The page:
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Thread: sum function

  1. #1
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    Unanswered: sum function

    I have two tables.

    Table 1. 1 Column, ~10k rows.
    Table 2. 1 Column, 1 Row.

    I would like to get the sum from Table1.Column1, and input that into the only cell in Table2.

    I thought this would be extremely easy, but I just can't figure it out. If you do answer this question, could you do so with the proper syntax b/c I can't get mine to work.

    Thanks!

  2. #2
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    1. Why are you doing this? Is there a really, REALLY good reason to store data you can get at any time from table1 into table2?

    2. You indicated you have made an attempt. What syntax have you tried?
    oh yeah... documentation... I have heard of that.

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  3. #3
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    This worked for me:
    Code:
    INSERT INTO Table2 ( OneCell )
    SELECT Sum(Table1.Col1) AS SumOfCol1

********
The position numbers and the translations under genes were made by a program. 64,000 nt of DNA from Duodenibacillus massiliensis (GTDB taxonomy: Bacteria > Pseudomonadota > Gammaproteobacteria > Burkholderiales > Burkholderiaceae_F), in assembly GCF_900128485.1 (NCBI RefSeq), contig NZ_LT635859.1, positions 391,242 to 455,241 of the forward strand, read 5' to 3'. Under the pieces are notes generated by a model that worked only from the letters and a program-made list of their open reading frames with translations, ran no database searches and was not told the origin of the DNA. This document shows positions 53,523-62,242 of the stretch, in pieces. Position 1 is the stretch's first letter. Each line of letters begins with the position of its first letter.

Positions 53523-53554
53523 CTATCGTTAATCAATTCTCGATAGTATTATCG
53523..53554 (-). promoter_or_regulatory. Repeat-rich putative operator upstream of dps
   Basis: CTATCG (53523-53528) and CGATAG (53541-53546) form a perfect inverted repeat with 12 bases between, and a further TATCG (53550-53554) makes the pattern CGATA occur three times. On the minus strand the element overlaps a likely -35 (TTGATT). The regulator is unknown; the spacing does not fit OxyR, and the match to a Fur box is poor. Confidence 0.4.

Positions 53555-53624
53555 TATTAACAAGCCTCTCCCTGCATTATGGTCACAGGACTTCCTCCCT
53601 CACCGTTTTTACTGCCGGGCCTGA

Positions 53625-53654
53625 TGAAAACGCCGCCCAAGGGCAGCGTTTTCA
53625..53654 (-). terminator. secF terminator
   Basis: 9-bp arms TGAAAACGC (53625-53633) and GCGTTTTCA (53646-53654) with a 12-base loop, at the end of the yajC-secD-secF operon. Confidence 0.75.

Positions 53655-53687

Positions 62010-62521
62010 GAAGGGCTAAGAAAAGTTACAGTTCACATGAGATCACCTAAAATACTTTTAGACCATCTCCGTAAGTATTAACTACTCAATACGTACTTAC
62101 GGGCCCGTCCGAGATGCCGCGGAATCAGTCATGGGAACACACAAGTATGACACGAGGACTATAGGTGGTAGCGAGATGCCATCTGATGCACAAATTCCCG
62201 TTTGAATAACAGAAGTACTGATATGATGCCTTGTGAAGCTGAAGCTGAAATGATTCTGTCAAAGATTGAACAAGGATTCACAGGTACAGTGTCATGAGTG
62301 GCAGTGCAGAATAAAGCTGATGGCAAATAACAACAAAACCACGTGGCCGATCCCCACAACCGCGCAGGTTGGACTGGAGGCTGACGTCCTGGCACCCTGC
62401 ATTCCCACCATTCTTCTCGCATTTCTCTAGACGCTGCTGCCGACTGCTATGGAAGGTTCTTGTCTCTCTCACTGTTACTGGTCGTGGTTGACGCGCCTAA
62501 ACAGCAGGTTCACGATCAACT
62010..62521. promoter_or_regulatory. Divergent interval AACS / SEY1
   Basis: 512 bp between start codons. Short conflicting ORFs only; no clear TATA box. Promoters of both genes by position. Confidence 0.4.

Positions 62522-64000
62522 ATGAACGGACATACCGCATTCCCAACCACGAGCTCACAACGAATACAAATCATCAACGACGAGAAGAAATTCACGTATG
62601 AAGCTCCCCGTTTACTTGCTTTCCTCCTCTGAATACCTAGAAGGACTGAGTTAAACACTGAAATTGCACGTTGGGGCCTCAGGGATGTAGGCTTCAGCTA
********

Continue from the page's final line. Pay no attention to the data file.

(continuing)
FROM Table1;
    but only as an Append query. You won't get an Update query to work without a lot of pain.

    Having said that, if you do need the Update query, what you need to do is a Make Table query based on the sum of Column1 of Table1. Call the new table say SumCol1, and the field name Col1.

    Then you can make the update query as follows:
    Code:
    UPDATE Table2, SumCol1 SET Table2.OneCell = [SumOfCol1];
    If you need to know the technical reasons for the above, read up on Updateable Queries in the help file.

    Sam

  4. #4
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    Sam,

    Thank you. I also figured out that the append query works, but ultimately I would like table2 to contain about 15 columns (still only 1 row), each storing it's own value for future reference. Which is why I would like to use the Update query to continue updating each of the 15 columns as roll through my data-manipulation steps.

    I read up on Updatable Queries, but to be honest it didn't make much sense. Can you just give me a quick explanation as to why MS Access thinks I need an updatable query for this?

  5. #5
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    The 1-2 punch sequence I gave you will work, as it produces an updateable query. Try it, you'll like it.